POGGIOLI: German neo-Nazis identify with the NPD, the National Democratic Party, which the Domestic Intelligence Agency describes as racist and anti-Semitic. In recent years, it has gained political traction, which analysts attribute to growing German animosity toward immigrants. NPD, which calls itself a national resistance party, now has elected representatives in two regional parliaments in the former East Germany. In elections last fall, the NPD won seats in every county council in the eastern state of Saxony. NPD leader Udo Voigt says the party is no longer isolated in German society because people here reject the multicultural model he claims has been imposed by the United States.

Mr. UDO VOIGT (Leader, National Democratic Party): (Through translator) We are Germans and we know our people, and we believe that we have a future as Germans only if our ethnicity and our race are protected from annihilation.

POGGIOLI: That means, Voigt says, that all foreigners are a threat to German identity and should leave the country. Thousands of foreigners have abandoned the East following a wave of racist violence by neo-Nazi skinheads.

(Soundbite of school)

POGGIOLI: The Georg Menheim School is located in the eastern town of Oranienburg. A plaque declares the school is racism free. In order to earn that distinction, 70 percent of all the school members - students, teachers and janitors - had to agree in writing. Principal Dieter Starke says it's particularly important because of the school's location.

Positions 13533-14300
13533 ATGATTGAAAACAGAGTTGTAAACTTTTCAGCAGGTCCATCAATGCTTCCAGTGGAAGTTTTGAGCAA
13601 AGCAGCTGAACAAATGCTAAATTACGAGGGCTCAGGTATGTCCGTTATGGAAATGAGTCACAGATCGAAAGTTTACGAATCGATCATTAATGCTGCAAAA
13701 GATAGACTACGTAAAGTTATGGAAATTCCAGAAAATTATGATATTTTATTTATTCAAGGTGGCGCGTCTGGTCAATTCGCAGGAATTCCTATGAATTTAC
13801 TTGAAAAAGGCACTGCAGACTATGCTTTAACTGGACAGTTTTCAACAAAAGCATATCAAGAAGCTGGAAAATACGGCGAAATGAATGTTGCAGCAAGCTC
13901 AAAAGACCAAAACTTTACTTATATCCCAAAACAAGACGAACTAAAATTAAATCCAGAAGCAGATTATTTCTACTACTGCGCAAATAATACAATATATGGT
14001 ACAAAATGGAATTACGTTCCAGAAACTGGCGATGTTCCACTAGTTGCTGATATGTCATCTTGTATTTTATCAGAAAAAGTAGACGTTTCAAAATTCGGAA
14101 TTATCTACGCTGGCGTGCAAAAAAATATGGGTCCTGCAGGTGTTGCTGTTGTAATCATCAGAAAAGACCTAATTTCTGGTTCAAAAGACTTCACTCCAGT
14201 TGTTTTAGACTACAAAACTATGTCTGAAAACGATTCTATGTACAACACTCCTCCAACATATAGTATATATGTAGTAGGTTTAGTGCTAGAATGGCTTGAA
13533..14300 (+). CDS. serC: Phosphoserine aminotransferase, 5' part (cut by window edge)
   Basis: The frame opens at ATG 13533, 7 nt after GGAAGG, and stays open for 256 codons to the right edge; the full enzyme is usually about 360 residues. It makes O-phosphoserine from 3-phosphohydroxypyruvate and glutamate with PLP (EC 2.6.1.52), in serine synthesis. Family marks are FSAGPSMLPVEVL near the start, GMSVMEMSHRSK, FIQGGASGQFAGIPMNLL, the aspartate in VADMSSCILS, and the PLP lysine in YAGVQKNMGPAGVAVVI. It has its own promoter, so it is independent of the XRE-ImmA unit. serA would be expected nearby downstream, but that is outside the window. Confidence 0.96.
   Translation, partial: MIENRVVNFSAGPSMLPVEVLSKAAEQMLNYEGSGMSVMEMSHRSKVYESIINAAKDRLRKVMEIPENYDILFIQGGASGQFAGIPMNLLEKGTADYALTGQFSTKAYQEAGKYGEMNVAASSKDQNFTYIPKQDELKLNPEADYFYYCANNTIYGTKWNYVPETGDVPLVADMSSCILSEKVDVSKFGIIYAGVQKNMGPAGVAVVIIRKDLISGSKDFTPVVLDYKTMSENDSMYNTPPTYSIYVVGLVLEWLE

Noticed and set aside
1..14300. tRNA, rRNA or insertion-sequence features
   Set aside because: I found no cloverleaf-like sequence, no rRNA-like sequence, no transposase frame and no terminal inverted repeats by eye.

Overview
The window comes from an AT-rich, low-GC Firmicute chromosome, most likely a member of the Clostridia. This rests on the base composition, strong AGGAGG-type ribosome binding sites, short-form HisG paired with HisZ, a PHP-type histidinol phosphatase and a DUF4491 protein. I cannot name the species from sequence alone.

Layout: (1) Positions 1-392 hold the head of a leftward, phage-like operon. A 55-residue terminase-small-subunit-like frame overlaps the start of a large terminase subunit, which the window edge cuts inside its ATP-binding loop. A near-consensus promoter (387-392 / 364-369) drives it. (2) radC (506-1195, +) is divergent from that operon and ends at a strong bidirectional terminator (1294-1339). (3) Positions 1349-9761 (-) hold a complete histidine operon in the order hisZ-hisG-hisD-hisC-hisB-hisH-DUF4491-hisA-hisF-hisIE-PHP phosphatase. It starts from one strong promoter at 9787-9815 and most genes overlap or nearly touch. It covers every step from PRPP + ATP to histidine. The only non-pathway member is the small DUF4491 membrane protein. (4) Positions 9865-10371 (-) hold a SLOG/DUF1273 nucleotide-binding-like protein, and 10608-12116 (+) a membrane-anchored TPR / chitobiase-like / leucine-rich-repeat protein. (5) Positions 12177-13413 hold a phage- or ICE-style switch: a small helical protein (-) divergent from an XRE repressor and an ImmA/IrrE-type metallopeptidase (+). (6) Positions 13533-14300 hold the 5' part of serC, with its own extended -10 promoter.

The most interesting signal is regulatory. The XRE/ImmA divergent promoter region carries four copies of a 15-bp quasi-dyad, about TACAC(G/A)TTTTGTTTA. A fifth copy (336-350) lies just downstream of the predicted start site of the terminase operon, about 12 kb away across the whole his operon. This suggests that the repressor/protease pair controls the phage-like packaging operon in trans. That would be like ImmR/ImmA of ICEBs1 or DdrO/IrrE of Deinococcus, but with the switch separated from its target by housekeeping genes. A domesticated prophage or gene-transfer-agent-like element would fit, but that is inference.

Mr. DIETER STARKE (Principal, Georg Menheim Schule): (Through translator) We're a few hundred meters from Sachsenhausen, the former concentration camp. Therefore, this school has an obligation to be outspoken against racism and anti-Semitism.

POGGIOLI: But he acknowledges it wasn't easy. This is a vocational school, and dozens of students working at local companies were warned against joining the anti-racism platform under threat of being fired. Starke says some local companies helped to finance the NPD and that neo-Nazis are now targeting civil society.

Mr. STARKE: (Through translator) They're smart; they've changed tactics. They're more subversive; you can't detect them anymore. They've infiltrated associations and clubs, and they organize events for students. This is how they try to brainwash the young and pass on their ideology.

(Soundbite of music)

POGGIOLI: Today, there's a special event at the school, a performance by students who worked on a project about the Holocaust. Eighteen-year-old Marika Pangovski(ph) says it was very important because none of the students knew much about Jews.

Ms. MARIKA PANGOVSKI: What happened during the Second World War and the Third Reich was not over when the war was over, but it left its traces into the present and we learned about it, that things didn't finish when war was finished, but you know, it did linger on, really, in the minds of the people and in their lives.

POGGIOLI: Officials in the eastern part of the country are worried about the growing clout of the extreme right. Repeated calls to ban the NPD outright have fallen flat. Some politicians now suggest freezing funds that the state earmarks to all parties with elected officials. Should this pass, the NPD would lose nearly half its financial lifeline. Sylvia Poggioli, NPR News.